Thursday, 28 October 2010

Thursday afternoon at Juliana

I had a couple of hours to spare this afternoon so I popped in a taxi to Juliana again. I am really pleased I did. Another wave of migrants and wintering birds have arrived in the two weeks since I lasted visited.

Like two weeks ago, coot, black-winged stilt and barn swallow were still the most obvious birds. Indeed Juliana is one of those places in Libya where the barn swallow stays all winter.

But it was the less obvious birds which excited me. I have never seen three common snipe in one place before but I did today. Not only that but I didn't disturb any of them and I managed to photograph all three. What's more the last one just gently walked away!  

I don't know what I did right today.  The clothes were the same, the equipment was the same and I am still as impatient as ever. Strange?

common snipe, Juliana

Common snipe are a known wintering  and passage bird in Libya. Who knows whether these three will stay or move on.

common snipe walking off, Juliana

Above is a picture of the same common snipe walking away. it gives us all a good opportunity to see its pale crown stripe which helps identify the bird (apart from its hugely long bill that is!)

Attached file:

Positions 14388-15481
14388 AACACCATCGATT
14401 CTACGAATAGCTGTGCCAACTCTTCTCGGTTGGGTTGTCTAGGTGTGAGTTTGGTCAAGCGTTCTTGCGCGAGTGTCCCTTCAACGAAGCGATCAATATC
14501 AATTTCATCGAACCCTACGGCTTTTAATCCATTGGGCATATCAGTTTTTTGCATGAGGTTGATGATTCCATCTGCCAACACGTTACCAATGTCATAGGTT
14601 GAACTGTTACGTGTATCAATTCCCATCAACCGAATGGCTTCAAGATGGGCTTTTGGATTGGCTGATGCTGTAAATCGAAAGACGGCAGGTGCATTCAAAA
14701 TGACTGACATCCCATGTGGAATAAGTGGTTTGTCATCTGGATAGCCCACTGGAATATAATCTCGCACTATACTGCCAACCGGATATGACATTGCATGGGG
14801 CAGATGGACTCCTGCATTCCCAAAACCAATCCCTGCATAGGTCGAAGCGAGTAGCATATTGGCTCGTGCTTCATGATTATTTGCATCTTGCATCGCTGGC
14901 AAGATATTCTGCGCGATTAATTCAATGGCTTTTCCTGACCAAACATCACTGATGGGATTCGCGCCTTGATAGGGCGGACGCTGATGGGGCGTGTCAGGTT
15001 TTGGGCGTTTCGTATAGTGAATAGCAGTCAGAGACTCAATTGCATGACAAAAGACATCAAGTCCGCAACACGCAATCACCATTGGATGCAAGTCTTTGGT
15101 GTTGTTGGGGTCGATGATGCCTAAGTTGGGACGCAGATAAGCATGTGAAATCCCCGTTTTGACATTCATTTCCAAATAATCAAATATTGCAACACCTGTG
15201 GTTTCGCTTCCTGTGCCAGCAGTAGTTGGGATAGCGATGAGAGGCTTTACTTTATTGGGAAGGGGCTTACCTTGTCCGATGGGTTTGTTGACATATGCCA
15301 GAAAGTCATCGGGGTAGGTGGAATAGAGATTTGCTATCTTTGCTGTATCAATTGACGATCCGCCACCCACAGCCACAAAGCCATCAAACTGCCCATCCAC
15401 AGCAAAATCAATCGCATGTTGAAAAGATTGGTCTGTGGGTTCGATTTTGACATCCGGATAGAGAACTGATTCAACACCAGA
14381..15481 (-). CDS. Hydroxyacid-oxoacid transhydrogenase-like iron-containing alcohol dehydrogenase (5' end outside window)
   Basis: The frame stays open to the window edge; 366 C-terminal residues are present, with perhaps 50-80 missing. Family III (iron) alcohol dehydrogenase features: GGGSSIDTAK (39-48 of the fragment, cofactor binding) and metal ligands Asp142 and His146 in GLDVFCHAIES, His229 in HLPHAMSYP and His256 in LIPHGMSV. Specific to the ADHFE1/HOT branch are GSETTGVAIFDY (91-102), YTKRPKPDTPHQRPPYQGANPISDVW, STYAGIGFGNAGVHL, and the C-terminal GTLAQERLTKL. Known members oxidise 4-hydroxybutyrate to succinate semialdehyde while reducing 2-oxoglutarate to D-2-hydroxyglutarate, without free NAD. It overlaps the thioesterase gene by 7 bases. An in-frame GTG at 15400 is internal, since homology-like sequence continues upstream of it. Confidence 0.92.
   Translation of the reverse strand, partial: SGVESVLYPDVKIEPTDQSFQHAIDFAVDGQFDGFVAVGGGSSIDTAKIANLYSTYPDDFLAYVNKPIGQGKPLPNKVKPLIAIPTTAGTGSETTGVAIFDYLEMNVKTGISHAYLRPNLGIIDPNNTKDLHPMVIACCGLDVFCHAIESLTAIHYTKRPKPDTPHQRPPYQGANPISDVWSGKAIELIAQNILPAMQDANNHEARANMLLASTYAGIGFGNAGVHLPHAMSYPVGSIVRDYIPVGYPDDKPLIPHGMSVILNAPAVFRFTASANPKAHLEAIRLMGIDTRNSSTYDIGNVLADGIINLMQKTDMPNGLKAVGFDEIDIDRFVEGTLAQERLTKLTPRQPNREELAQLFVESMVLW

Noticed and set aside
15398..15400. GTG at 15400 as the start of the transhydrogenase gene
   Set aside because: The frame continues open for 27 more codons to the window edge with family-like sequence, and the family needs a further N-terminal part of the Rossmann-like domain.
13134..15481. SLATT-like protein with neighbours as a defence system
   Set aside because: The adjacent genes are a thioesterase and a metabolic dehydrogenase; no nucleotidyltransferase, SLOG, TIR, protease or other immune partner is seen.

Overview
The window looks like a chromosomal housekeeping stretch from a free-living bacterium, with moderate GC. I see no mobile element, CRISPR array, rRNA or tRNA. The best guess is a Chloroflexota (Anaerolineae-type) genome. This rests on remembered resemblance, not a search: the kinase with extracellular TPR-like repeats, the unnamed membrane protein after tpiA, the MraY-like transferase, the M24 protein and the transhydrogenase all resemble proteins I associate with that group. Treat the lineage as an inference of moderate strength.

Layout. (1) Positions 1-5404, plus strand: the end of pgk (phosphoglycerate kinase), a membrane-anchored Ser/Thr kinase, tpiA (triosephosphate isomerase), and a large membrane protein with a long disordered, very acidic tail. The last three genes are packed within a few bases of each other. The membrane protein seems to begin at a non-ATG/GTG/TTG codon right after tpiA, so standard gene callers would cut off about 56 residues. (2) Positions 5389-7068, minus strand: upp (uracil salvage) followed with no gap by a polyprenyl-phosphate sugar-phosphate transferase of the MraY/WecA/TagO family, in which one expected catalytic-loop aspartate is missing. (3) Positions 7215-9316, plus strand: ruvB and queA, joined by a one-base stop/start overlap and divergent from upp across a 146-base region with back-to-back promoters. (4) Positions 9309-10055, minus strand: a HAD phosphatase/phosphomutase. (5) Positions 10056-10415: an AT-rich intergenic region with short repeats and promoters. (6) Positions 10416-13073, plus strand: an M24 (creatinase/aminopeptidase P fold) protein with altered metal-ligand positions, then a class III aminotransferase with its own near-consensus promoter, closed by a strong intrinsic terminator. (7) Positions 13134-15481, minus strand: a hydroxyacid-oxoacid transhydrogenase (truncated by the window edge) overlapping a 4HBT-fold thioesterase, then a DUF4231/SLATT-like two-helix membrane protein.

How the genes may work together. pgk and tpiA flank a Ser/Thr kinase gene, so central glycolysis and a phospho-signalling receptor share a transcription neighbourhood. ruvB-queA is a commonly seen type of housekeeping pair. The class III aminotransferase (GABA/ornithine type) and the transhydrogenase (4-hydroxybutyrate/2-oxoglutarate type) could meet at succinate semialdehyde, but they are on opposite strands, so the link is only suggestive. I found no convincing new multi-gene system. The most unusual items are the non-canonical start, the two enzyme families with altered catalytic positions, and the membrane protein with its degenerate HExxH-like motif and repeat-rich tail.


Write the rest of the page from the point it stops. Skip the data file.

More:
avocet, Juliana

While the black winged stilt were present again, it was one of their cousins which caught my eye. Collins guide only shows this bird in the far west of Libya on the border with Tunisia over 1200 kilometres away. I was extremely surprised to see it. In any normal blog it would have been my first picture but the common snipe won the call.

spotted redshank, Juliana

Another new bird at the wetland was spotted redshank. Indeed they outnumbered common redshank today. They are down as a passage bird in the guides but I will keep an eye out for them all winter because some winter in the Nile delta and I don't see why they shouldn't stay here. The temperatures are very similar.

common greenshank

There were plenty of dunlin around too, a few ringed plover and a couple of common greenshank. I dint see any other waders but that's because its getting increasingly difficult to walk round the wetland as the water level is rising. 

The heron family was represented by little egret and grey heron.

One land bird stood out this time. There was a very large flock of skylark roaming the area. And talking of roaming I once again saw a marsh harrier.

I have one more thing I must mention. On my way back home from the wetland I saw an enormous flock of starling which must have been several thousand strong. I guess this means there has been a cold spell in Eastern Europe.

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